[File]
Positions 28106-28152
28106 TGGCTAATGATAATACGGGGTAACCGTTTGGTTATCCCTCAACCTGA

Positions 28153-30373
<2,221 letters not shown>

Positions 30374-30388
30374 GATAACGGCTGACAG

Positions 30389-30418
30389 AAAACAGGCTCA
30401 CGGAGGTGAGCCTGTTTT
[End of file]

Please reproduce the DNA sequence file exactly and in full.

Positions 28106-28152
28106 TGGCTAATGATAATACGGGGTAACCGTTTGGTTATCCCTCAACCTGA

Positions 28153-30373
<2,221 letters not shown>

Positions 30374-30388
30374 GATAACGGCTGACAG

Positions 30389-30418
30389 AAAACAGGCTCA
30401 CGGAGGTGAGCCTGTTTT